Monday, 7 January 2013
I'm glad I eventually found the time.
His story is of researching his mother's mother's paternal line of McDonald. He uses techniques commonplace to genealogists, starting with family held information and documents, following up at local courthouses, online records, visiting cemeteries and old residences.
The story takes off when he discovers that the Y-DNA of his McDonald great uncle matches that of the McDonald clan involved in the "Massacre of Glencoe". The DNA evidence provides a well defined distant landmark for subsequent research which he follows to a successful conclusion through a variety of sources and techniques familiar to US genealogists.
The book interleaves in alternate chapters the story of the search with that of the clan revealing its history and lore. They nicely converge at the end of the successful search where he "finds embers burning for him after all these years."
As a genealogist who doesn't normally deal with US records I enjoyed the story of the chase. The material on the clan must be fascinating to the many with McDonald ancestry, the name is in the the top 100 of British surnames and there's a large diaspora.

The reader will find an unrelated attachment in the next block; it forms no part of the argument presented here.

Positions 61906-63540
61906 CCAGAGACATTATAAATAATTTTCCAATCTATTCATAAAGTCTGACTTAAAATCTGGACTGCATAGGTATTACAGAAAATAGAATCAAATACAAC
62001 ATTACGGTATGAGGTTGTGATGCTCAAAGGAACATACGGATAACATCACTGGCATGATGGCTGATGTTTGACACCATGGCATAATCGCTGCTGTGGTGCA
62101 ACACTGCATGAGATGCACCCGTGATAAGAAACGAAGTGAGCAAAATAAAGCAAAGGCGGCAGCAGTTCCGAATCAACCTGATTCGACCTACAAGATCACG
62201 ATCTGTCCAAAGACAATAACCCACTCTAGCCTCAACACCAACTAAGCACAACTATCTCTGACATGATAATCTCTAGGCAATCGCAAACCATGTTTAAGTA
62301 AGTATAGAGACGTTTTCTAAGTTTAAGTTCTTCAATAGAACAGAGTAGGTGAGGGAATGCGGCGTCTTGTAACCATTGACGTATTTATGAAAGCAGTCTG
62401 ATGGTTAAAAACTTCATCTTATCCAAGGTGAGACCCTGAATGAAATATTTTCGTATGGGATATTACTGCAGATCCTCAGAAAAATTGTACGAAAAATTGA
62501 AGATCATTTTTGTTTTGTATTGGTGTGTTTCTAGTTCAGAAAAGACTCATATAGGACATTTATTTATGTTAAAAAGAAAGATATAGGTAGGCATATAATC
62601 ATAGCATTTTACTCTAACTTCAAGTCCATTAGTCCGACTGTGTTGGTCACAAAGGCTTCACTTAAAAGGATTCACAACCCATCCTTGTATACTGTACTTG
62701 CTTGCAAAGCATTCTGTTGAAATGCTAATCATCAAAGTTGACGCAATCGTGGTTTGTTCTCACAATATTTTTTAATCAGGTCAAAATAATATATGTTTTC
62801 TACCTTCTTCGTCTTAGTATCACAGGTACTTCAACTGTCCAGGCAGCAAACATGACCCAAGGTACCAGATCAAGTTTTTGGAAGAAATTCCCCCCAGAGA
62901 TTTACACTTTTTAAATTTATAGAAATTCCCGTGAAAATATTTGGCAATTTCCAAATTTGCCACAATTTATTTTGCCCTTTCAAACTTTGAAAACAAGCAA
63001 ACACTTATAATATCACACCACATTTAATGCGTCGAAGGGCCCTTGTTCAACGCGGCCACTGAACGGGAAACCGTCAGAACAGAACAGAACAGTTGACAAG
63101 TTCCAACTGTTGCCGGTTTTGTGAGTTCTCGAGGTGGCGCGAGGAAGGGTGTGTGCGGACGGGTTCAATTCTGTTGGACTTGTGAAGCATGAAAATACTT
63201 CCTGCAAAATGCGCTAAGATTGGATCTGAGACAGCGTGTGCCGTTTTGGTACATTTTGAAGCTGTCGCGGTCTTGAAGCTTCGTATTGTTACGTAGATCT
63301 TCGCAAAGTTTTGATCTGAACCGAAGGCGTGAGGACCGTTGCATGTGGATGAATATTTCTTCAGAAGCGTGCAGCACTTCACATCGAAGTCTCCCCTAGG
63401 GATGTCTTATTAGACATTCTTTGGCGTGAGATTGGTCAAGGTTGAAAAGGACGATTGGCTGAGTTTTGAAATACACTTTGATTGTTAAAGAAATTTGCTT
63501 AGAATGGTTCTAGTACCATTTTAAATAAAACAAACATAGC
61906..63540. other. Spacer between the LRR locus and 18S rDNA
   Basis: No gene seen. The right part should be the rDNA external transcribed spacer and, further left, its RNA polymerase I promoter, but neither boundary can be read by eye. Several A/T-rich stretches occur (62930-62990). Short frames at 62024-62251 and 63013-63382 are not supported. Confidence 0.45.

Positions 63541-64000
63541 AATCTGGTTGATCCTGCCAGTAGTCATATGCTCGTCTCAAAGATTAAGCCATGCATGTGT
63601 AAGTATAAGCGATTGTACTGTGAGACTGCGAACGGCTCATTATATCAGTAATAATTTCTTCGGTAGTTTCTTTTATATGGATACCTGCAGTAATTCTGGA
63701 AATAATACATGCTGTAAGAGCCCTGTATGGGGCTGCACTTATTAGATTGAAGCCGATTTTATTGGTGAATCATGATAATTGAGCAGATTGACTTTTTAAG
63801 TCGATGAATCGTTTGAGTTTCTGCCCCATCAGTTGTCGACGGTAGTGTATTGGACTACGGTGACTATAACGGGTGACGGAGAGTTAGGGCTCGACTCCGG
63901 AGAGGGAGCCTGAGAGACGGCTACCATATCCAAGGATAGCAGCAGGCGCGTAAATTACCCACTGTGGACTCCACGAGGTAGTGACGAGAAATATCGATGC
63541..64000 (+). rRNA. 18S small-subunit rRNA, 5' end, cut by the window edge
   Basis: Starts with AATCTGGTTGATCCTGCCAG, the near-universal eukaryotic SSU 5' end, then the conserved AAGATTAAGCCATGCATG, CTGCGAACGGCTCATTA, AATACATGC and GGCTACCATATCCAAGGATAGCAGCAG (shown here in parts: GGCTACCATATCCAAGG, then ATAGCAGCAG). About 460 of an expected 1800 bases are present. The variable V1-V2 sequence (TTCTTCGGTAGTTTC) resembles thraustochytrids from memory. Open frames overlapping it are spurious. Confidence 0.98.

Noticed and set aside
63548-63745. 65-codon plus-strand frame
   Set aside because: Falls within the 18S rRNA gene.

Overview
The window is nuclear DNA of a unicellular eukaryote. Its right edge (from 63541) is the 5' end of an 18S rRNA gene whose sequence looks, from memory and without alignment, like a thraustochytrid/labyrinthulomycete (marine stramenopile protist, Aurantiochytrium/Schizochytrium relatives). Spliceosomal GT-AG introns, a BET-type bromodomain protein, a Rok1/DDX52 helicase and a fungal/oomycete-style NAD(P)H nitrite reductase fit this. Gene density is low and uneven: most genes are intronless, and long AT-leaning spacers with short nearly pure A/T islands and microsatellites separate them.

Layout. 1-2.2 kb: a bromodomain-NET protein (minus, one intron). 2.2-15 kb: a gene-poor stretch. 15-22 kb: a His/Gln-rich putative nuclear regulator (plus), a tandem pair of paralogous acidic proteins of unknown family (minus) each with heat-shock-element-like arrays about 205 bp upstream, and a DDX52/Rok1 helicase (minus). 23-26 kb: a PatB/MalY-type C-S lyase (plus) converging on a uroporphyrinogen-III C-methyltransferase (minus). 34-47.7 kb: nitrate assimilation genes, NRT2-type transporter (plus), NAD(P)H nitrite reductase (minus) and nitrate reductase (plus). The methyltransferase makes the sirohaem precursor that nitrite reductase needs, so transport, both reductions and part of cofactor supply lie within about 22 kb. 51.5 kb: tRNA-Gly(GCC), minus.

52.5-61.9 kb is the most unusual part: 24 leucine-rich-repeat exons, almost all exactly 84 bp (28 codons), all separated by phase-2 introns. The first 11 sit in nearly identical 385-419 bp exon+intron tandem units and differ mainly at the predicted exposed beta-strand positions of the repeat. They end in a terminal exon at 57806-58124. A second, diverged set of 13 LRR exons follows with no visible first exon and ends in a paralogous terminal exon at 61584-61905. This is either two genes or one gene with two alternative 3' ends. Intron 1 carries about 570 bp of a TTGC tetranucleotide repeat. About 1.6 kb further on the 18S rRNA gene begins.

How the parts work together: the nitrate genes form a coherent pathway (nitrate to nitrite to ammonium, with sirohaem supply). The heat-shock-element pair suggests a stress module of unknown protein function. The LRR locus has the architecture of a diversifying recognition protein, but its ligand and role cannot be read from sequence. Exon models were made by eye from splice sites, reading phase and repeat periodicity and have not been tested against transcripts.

What compels someone to pursue such a quest after a distant ancestor, one of several hundred he could claim in the days of the massacre in 1692? In Littrell's case it seems to be a combination of being the maiden name of a favourite grandmother and successful pursuit to a notable event that makes for Glencoe being where his soul lies, as expressed in a quote from an Ontario genealogist named Brenda. I wonder who that could be?
I enjoyed the well written story of the genealogical chase, that of the clan was less appealing to me. My soul lies in a different direction.
The book is widely available through web bookstores or through http://ryanlittrell.com/book.html
at 7:30 am